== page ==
The high price-tag for current metal printers has kept it in the realms of high-value industries such as aerospace and defense, and medical. Powder bed fusion processes are gaining traction in other sectors, such as energy, but require time to find the economically viable use-cases. There are a large number of alternative printer processes emerging, including directed energy deposition (DED), metal binder jetting, material jetting, and more. The report highlights all the main players and benchmarks the different processes against each other, allowing the gaps in the market to be observed.

According to IDTechEx, one recent trend is the release of “desktop” or cheap/affordable metal printers. Here we are not talking about systems costing around $0.5 million and targeting small-to-large part production but rather those at ca$100,000 or below. These small printers are designed to make this technology more accessible and ideal for research, prototyping, and small replacement parts.

There are numerous players entering this field with different processes. The bound metal approaches of Markforged and Desktop Metal grab most of the headlines, although there are others extruding pellets (rather than filaments) and Rapidia with a “water bound” approach. Then beyond that, there are players like One Click Metal (a TRUMPF spin-off) making low-cost powder bed fusion machines and the likes of Meltio and InssTek making directed energy deposition units utilizing wire and powder feedstocks, respectively.  Some companies have their whole business model around these low-cost printers whereas others have them as more as a secondary side project, the issue comes with the economics.

To make these printers a success, large annual sales volumes are needed which means a far greater adoption than has previously been observed. The follow-on sales from materials will not be as significant and the “simple” designs will result in less servicing, installation, and training fees. The counterpoints are that there will be software services and a replacement market which could be beneficial with a large installed base.

There are also printer limitations that are quick to be overlooked, IDTechEx notes. For bound metal processes, this includes necessary debinding steps (which brings solvent considerations, cost implications, and part thickness limitations) and consolidation in a sintering furnace (bringing impact on size, time, and cost). The same is true for other processes and although they are not deal-breakers (and there are constant innovations progressing this), it does mean they are not the small, cheap, “plug-and-play” printers initially perceived.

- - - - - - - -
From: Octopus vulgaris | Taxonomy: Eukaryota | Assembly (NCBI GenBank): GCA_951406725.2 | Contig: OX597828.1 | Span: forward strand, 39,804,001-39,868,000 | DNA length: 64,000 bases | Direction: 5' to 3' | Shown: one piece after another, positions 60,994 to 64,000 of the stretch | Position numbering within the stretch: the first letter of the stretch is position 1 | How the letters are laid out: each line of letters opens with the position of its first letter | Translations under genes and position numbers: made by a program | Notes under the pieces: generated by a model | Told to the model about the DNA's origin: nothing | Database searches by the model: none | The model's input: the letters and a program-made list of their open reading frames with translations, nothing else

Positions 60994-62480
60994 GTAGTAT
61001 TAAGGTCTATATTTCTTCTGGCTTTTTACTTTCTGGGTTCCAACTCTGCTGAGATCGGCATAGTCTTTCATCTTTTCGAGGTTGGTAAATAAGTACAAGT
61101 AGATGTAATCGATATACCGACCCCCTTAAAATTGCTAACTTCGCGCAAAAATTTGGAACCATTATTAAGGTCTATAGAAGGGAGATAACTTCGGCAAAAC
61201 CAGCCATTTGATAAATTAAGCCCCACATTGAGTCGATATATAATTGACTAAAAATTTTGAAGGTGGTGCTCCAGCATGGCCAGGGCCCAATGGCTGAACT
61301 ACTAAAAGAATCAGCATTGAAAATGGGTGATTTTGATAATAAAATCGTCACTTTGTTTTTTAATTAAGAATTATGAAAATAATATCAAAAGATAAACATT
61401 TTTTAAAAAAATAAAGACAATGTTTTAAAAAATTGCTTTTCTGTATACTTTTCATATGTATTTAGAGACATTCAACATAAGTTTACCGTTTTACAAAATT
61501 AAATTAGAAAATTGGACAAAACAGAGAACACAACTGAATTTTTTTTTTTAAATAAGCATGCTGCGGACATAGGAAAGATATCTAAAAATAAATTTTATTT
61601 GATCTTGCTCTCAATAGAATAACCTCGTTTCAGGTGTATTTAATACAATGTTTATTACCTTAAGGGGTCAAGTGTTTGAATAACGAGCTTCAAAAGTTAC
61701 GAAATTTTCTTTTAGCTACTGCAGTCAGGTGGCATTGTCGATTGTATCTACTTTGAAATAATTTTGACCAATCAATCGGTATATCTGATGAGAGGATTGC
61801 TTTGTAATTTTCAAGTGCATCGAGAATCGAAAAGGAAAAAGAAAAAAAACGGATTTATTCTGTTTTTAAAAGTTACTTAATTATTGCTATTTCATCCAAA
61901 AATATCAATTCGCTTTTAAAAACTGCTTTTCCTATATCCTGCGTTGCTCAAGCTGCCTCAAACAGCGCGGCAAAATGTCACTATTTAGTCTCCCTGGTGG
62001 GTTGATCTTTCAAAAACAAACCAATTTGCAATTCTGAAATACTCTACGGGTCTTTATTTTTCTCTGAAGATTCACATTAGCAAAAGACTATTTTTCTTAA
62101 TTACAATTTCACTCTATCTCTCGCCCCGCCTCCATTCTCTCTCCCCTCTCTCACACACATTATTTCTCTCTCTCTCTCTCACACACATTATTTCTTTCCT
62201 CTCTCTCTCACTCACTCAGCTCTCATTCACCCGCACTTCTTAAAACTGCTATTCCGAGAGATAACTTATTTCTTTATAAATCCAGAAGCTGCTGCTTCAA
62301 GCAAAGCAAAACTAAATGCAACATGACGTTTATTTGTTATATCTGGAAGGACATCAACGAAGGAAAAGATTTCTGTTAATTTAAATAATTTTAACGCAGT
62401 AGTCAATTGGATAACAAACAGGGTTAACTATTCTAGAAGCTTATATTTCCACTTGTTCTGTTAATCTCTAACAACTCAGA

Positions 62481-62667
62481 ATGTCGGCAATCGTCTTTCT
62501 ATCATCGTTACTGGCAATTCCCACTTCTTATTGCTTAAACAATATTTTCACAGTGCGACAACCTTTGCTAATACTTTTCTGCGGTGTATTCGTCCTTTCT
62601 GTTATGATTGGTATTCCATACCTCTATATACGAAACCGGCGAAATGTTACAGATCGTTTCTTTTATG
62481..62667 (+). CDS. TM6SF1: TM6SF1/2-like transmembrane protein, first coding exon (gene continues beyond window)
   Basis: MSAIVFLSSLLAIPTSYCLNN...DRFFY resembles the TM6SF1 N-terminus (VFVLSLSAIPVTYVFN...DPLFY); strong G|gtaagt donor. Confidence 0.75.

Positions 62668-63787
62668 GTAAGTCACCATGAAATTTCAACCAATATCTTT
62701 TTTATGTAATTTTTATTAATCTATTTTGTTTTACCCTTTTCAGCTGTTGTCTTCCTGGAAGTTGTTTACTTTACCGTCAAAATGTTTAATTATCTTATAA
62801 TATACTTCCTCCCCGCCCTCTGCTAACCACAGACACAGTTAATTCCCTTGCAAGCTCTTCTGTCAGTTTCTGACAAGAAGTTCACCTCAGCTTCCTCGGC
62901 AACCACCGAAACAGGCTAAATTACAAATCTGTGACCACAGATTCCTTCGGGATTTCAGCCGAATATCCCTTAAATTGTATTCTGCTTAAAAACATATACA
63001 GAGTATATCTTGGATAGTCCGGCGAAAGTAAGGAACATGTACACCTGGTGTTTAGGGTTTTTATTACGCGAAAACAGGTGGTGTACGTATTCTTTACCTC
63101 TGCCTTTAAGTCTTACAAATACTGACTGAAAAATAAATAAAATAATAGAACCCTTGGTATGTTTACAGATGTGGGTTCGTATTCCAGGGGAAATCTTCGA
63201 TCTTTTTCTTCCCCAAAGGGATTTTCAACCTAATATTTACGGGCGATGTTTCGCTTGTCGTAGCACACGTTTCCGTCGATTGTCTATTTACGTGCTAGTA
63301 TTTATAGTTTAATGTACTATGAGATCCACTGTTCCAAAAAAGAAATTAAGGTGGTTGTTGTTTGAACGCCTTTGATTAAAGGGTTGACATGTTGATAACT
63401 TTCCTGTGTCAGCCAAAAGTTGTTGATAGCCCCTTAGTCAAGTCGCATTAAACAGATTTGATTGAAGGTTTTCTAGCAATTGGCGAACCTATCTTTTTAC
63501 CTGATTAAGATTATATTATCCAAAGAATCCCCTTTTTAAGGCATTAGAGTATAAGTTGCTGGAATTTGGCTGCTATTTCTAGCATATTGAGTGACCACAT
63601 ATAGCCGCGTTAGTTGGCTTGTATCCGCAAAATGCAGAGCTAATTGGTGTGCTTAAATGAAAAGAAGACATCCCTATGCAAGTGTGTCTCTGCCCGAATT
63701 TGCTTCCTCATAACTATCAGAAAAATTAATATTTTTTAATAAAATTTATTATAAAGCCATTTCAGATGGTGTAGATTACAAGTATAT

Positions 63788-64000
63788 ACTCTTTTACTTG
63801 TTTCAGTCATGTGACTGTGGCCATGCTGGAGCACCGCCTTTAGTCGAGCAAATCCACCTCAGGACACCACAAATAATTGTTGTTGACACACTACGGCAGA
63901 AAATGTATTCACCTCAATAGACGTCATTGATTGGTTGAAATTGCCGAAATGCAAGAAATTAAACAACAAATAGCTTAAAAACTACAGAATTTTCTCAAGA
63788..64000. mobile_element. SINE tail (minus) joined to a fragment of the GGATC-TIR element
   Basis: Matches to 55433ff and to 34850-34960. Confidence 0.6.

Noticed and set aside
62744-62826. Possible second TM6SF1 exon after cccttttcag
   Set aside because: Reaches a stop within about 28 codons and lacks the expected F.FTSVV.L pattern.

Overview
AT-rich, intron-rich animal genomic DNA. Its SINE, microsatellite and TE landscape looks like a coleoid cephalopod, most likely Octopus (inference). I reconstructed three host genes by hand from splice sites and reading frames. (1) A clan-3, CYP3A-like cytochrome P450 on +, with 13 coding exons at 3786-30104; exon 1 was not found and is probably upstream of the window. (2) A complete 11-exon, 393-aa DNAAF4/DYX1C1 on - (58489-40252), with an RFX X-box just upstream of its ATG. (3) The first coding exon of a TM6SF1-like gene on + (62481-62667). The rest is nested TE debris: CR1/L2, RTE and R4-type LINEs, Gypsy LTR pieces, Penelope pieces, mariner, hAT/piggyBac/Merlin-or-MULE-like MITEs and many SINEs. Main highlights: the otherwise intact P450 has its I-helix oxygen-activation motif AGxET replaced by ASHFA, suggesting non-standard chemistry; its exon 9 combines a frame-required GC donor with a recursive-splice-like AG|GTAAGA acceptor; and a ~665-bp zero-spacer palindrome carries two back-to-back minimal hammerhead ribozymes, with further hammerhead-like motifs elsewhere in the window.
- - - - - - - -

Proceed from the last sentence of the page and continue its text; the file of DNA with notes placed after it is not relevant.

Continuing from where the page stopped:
Then there is the important question of what the adoption will be like. This is unchartered territory and although the products are at an attractive price point, and there are good early signs, the market potential has many barriers to be truly realized. The competitive landscape is heating up, the complicated legal history between Markforged and Desktop Metal is well documented and given both have significant funding and valuations there is clear confidence in the potential. It should be noted that both players have other offerings that could prove more lucrative in the longer-term.

Beyond the bound metal printers, Markforged are major players in 3D printing of continuous fiber composites. Desktop Metal also entered this field in late 2019 with their Fiber printer, and there are many more new and established players developing this technology. This includes a wide range of fiber integration, material choices, and design opportunities.

 

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Electric Cars: The Lifeline Of The Auto Industry

Electric Cars: The Lifeline Of The Auto Industry

In the past two decades, the car market has declined twice: first due to the 2008 economic crisis, and then due to falling sales in China. Most recently, the lockdowns implemented to combat the coronavirus pandemic, causing auto-production plants to close globally and a loss of consumer spending will lead to an unprecedented 23 percent decline in 2020, according to a report “Advanced Electric Cars 2020-2040” by IDTechEx.

In the following decade (2030 – 2040), things will not improve: the global car market will be blindsided by the rise of autonomous vehicles, which greatly reduces the need for private car ownership. Within this scenario, it is electric cars which will remain a beacon of growth, satisfying both the governmental drive to clean air in cities whilst also working more readily with autonomous vehicle technology.

In their simplest form, an electric car consists of an energy storage device powering one electric traction motor, which spins wheels via a transmission. First invented in the 19th century, electric cars ultimately lost the battle to the internal combustion engine, unable to compete with the energy density of gasoline. Over one hundred years later, the Li-ion battery is enabling their meteoric rise as a solution for reducing local emissions and green-house gases.

Once derided as toys, today electric cars with barely 15 years of development offer cutting-edge automotive technology and performance, from sub 2.5 second 0 – 60mph acceleration, to autonomous driving functionality and solar bodywork. Battery-electric vehicles (BEV) are the endgame: zero emissions at point of use and the focus of automotive start-ups (and China). On the other hand, Plug-in Hybrid Electric Vehicles (PHEV) provide a short/mid-term solution, soothing initial fears of range anxiety.